What did you think when you saw Andrew Yang react that way of what happened?
[11:45:07] PIZZOFERRATO: Well, in that moment, I appreciated that he was vulnerable and allowed himself -- as most parents don't want to think about their children dying, and he allowed himself to imagine stepping into my shoes for just that small moment.
And, you know, I think that's a natural reaction to being empathetic, to feeling somebody else's pain.
So I very much appreciated that he took that moment and shared that with everybody, because it's important that people understand that this is the reality that we live with as survivors every single day. That's our reality. And we need to start acknowledging that reality.
BOLDUAN: What did you take away from that -- what really became kind of a conversation with him? Obviously, you wanted to tell your story, but what you heard from him, what did you think of his answer?
PIZZOFERRATO: Well, every single candidate that came in -- that was one of the things that I stepped away with that particular day, is that every single candidate that came, the 16 candidates and the six candidates that sent videos, all had bold plans for gun sense.
And that's the most important thing I can say about that day, is that every single candidate stood up there and shared their bold plan, and for that I'm proud of every single candidate that did that.
They all stood there and listened to the survivors. I'm not the only survivor that stood there that day sharing their pain and their reality of this. And they stood there and they listened to every single one of our questions.
And we appreciate that opportunity to share what it is we cope with every single day. This is my reality here. This is my daughter, Dayla. This is what I sleep with beside my bed every single night. I don't get to tuck in my daughter. I don't get to send her to school today on the first day of school.
It's important that people understand and know that this is real. It's not a fantasy.
BOLDUAN: That is impactful, to say the least. I think that no matter the policy talk, we cannot let it overshadow your story is what you're saying.
PIZZOFERRATO: Yes. BOLDUAN: What do you want people to know about your story, about your daughter, Dayla, about her twin brother?
PIZZOFERRATO: I want them to know that this is preventable. We can easily put in place gun-sense legislation. It starts with background checks, red flag laws.
People can get involved in this. You don't have to sit there. Thoughts and prayers are nice, prayers are wonderful, and we appreciate those prayers. But if you're tired of prayers and you want to show action, you can text rally to 64433 and this weekend we will rally.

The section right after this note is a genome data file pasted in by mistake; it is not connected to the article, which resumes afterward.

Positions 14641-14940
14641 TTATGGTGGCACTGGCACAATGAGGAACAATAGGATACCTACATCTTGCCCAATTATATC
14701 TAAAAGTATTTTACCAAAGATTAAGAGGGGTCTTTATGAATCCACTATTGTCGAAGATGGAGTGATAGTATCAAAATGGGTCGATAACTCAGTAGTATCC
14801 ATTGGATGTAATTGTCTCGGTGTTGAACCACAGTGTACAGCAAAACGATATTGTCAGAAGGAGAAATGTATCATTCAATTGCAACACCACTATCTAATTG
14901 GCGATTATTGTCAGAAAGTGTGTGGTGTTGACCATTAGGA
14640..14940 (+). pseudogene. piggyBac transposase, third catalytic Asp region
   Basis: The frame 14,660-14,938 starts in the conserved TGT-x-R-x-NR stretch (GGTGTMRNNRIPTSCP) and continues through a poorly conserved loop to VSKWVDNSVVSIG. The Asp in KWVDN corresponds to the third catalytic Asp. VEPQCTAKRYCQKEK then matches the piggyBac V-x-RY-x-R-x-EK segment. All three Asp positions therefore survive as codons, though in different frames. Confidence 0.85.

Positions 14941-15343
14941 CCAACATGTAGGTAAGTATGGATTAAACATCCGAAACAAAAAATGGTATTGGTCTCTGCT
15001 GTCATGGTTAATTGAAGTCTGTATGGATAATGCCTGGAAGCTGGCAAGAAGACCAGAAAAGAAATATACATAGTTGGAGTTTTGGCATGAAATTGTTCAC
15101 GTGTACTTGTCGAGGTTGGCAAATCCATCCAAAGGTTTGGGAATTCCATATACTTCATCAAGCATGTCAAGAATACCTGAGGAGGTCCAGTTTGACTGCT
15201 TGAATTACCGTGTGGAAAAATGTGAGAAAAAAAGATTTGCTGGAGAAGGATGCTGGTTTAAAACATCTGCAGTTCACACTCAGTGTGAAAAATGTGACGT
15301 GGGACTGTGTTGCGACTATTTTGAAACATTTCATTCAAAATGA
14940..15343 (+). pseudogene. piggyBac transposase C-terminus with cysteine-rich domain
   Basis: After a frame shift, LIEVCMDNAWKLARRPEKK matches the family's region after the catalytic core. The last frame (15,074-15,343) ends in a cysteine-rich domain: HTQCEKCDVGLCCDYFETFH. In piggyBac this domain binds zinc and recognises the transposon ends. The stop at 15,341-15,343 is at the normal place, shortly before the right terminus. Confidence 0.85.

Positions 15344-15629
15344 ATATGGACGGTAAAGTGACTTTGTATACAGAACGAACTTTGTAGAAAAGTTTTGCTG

We want those Senators to get back to work and we need them to pass these laws. We need to start saving lives.
There are eight children a day that die because of gun violence. That's 100 people a day in this country. That's unacceptable. We can do better. We must do better.
And we can't just keep talking about it. We need to start doing something about it.
BOLDUAN: Stephanie, thank you so much for being here. Thank you for sharing your story. I really appreciate it.
PIZZOFERRATO: Thank you.
[11:49:27] BOLDUAN: We'll be right back.
BOLDUAN: There are some very serious questions right now about what exactly happened in an explosion you're seeing here. An explosion that killed five employees of Russia's nuclear agency. The total casualty count, though, remains unclear at the moment.
Federal and local officials there have also been issuing some conflicting statements since the blast last week, leaving U.S. officials racing to get a better handle and a better understanding of the mysterious explosion.
Joining me right now with more, CNN Pentagon correspondent, Barbara Starr.
Barbara, what are you hearing?
BARBARA STARR, CNN PENTAGON CORRESPONDENT: Well, good morning, Kate.
A mysterious explosion, indeed, in northern Russia in the Arctic region last week. U.S. officials so far are not saying anything publicly about it.
We talked to Norwegian nuclear authorities a short time ago. They told us that the Russians did tell them this explosion did have a small release of radiation they believed. But even those reports are very conflicting out of Russia. Apparently, upwards of five Russian workers died at the site.
It is believed but not confirmed to be a site that deals in Russia's advanced nuclear missile program. So that is the big worry here.
What kind of radiation was released, what failed here, and what kind of missile program are the Russians working on?
The "New York Times" is reporting that it is a nuclear-tipped cruise missile that Vladimir Putin announced some months ago as one of his advanced weapons programs. That program is a very deep concern to the U.S. because if it ever worked, it would be a serious advanced capability in the future that could target the United States at great distances.
So a lot of concern, but still a very big mystery -- Kate?
[11:55:11] BOLDUAN: Absolutely.
Barbara, thank you so much. I really appreciate it.
Coming up, still ahead, Attorney General Bill Barr calling the circumstances around Jeffrey Epstein's death, his apparent suicide, calling them appalling. New details on the major breaks in protocol fueling the investigation now.